Siag v. King & Spalding LLP

Filing 19

COPY of OPINION AND ORDER (Doc. 62 in lead case CA H-10-367) denying 7 Motion for Temporary Restraining Order.(Signed by Judge Melinda Harmon) Parties notified.(htippen, )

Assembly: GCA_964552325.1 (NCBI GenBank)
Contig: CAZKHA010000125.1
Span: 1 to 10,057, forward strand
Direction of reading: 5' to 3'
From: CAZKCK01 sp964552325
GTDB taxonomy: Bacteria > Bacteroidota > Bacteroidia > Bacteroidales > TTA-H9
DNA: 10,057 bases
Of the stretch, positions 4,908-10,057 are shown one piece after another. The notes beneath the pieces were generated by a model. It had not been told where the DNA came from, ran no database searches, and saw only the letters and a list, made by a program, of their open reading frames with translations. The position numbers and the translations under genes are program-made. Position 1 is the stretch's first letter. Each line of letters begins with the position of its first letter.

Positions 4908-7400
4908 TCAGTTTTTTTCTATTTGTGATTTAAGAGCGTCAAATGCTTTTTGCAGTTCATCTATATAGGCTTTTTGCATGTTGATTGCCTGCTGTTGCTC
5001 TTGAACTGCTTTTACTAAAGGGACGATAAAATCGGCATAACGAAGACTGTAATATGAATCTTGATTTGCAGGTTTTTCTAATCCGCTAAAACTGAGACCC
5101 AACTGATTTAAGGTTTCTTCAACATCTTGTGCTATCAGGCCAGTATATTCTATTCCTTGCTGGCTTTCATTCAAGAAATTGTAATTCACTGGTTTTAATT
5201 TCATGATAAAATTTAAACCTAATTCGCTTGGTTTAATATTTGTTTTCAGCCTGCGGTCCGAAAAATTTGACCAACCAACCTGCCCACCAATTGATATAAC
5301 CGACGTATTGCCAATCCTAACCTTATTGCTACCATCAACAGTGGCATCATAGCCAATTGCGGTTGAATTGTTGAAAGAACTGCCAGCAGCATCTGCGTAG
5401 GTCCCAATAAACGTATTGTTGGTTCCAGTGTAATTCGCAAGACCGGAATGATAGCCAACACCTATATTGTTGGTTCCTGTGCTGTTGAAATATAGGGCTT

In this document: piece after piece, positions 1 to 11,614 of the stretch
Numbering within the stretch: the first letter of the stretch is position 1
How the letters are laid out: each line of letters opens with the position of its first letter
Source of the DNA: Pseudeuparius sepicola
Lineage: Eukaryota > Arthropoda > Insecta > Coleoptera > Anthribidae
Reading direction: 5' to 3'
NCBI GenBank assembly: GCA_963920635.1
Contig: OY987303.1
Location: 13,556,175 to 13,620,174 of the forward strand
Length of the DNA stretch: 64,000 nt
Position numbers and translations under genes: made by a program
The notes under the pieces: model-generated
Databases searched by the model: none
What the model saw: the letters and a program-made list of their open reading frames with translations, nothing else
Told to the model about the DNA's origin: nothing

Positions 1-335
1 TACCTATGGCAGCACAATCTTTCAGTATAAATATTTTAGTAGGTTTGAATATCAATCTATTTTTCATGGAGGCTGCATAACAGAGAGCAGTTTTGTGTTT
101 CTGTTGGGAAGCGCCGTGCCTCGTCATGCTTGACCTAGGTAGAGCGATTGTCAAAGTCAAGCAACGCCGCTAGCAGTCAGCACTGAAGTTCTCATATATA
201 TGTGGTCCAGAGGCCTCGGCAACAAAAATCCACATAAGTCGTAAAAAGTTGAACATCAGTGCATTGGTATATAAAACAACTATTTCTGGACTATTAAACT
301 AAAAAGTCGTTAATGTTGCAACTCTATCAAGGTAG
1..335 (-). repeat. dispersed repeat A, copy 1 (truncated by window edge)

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Siag v. King & Spalding LLP Do not docket in 4:10-cv-2096. Case is consolidated under 4:10-cv-367. Doc. 19 UNITED STATES DISTRICT COURT SOUTHERN DISTRICT OF TEXAS HOUSTON DIVISION WAGUIH SIAG, et al, Plaintiffs, VS. KING & SPALDING LLP, et al, Defendants. CIVIL ACTION NO. H-10-367 OPINION AND ORDER Pending before the Court is Plaintiffs Waguih Siag, individually and as representative of Touristic Investment and Hotels Management Company, and SIAG-TABA Company's (collectively, "Siag") motion for a temporary restraining order and preliminary injunction (Civil Action No. H-10-2096, Doc. 7), as well as Defendants King & Spalding, LLP ("King & Spalding") and Reginald R. Smith's response (Doc. 51) and Siag's reply (Doc. 57). The Court heard oral argument on June 24, 2010. (Doc. 60.) Upon review and consideration of this motion, the response and reply thereto, the relevant legal authority, and for the reasons explained below, the Court finds that Plaintiffs' motion should be denied. I. Background and Relevant Facts This is a contract dispute. Plaintiffs Waguih Siag, Touristic Investment and Hotels Management Company, and SIAG-TABA Company develop tourist facilities in Taba, Egypt. Siag had a disagreement with the Arab Republic of Egypt ("Egypt") regarding an expropriated 161-acre resort property near the city of Taba on the Red Sea in which Siag had invested approximately $13 million. In August 2004, Siag hired King & Spalding on a contingency fee basis to represent him in arbitration of the dispute before the International Centre for Settlement 1/5 of Investment Disputes (ICSID). The agreement between Siag and King & Spalding is set forth in a relatively straightforward nine-page "Contract of Representation." (Doc. 1-2.) After five years of representation by King & Spalding, in June 2009, the ICSID awarded Siag $133 million. (Doc. 52-6 at 36.) Egypt appealed. In November 2009, Siag settled the dispute with Egypt for $80 million, but failed to inform King & Spalding of the settlement. In accordance with the arbitration provision of the representation agreement between Siag and King & Spalding, on December 10, 2009, King & Spalding brought the dispute before the London Court of International Arbitration ("LCIA"). (Doc. 1-4.) On March 30, 2010, the LCIA issued an interim order in favor of King & Spalding requiring Siag to provide a security for $60 million. (Doc 5210 at 6.) Siag filed suit on January 11, 2010 in 334th Judicial District Court of Harris County, Texas for a declaratory judgment. (Doc. 1-1.) On February 8, 2010, King & Spalding removed the case to this Court. (Doc. 1.) On June 4, 2010, Siag filed a second suit in Harris County, Texas to vacate the arbitrator's order and stay the arbitration proceedings. (Civil Action No. H10-2096, Doc. 1-1). On June 15, 2010, King & Spalding removed the second case to federal court. (Id., Doc. 1.) On June 22, 2010, the Court consolidated Civil Action No. H-10-2096 with this, the first filed case. (Doc. 48.) Siag seeks to enjoin King & Spalding "from (i) proceeding with the Arbitration before the LCIA, (ii) enforcing the LCIA Order and Award, and (iii) contacting [Siag's] current and prospective business partners and associates regarding the LCIA Order and Award[.]" (Civil Action No. H-10-2096, Doc. 7 at 4.) II. Standard of Review A party seeking a preliminary injunction must establish the following elements: (1) a 2/5 substantial likelihood that the party will prevail on the merits; (2) a substantial threat that irreparable harm will result if the injunction is not granted; (3) the threatened injury outweighs the threatened harm to the nonmovants; and (4) granting the preliminary injunction will not disserve the public interest. Karaha Bodas Co. v. Negara, 335 F.3d 357, 363 (5th Cir. 2003); City of Meridian v. Algernon Blair, Inc., 721 F.2d 525, 527 (5th Cir. 1983). A preliminary injunction is an extraordinary remedy that should not be granted unless the party seeking it has "clearly carried the burden of persuasion" on all four elements. Lake Charles Diesel, Inc. v. General Motors Corp., 328 F.3d 192, 19596 (5th Cir. 2003) (quoting Mississippi Power & Light Co. v. United Gas Pipeline Co., 760 F.2d 618, 621 (5th Cir. 1985)). III. Discussion Regarding the first factor, there remain many issues of fact to be resolved before the Court is in a position to determine the likelihood that Siag will ultimately prevail on the merits in this case. At the hearing, Siag argued that the contract of representation with King & Spalding is unenforceable because it is unconscionable. In its reply memorandum, Siag adds it is likely to succeed on the merits because the arbitration provision is invalid and because the LCIA arbitrator exceeded his powers, refused to postpone the arbitration hearing, and demonstrated partiality in favor of King & Spalding. (Doc. 57 at 811.) The Court finds that the arbitration provision of the contract of representation is likely to be enforceable. Further, the representation agreement between Siag and King & Spalding does not appear unconscionable. This is not a case where there was a substantial inequality in bargaining power between the parties. Siag approached several other law firms with regard to his case before selecting King & Spalding and the terms of the representation contract were 3/5 negotiated. The LCIA arbitrator does not appear to have exceeded his powers by ordering Siag to provide a security during the pendency of the arbitration or by refusing to stay the arbitration proceeding, nor does he appear biased. On the second factor, the Court finds that Siag cannot show that it will suffer irreparable harm by denial of the injunction. "An injury is `irreparable' only if it cannot be undone through monetary remedies." City of Meridian, 721 F.2d at 529. At most, by allowing the arbitration to proceed, Siag may suffer an unfavorable decision. Established legal procedures provide for challenging the validity of an arbitration award. "If a legal challenge proved successful, the [Plaintiff] obviously would not be bound by the findings or conclusions of the arbitrator." Id. The third factor likewise weighs in favor of King & Spalding, as enjoining the arbitration prevents King & Spalding from exercising the bargained for arbitration clause in the agreement with Siag. Finally, enjoining the arbitration proceedings would disserve the public interest by undermining confidence in arbitration provisions generally. Siag's request that the Court enjoin King & Spalding from contacting its current and prospective business partners and associates regarding the interim arbitration order is similarly unavailing. Such a restraint on speech is plainly barred by established legal precedent. Organization for a Better Austin v. Keefe, 402 U.S. 415, 41920 (1971); In re Nat'l Serv. Corp., 742 F.2d 859, 862 (5th Cir. 1984) ("The Supreme Court, in a plethora of cases, has held that prior restraints come before the Court with a `heavy presumption' against their constitutional validity."). IV. Conclusion Accordingly, the Court hereby ORDERS that Plaintiffs Waguih Siag, individually and as 4/5 representative of Touristic Investment and Hotels Management Company, and SIAG-TABA Company's motion for a temporary restraining order and preliminary injunction (Civil Action No. H-10-2096, Doc. 7) is DENIED. SIGNED at Houston, Texas, this 30th day of June, 2010. ___________________________________ MELINDA HARMON UNITED STATES DISTRICT JUDGE 5/5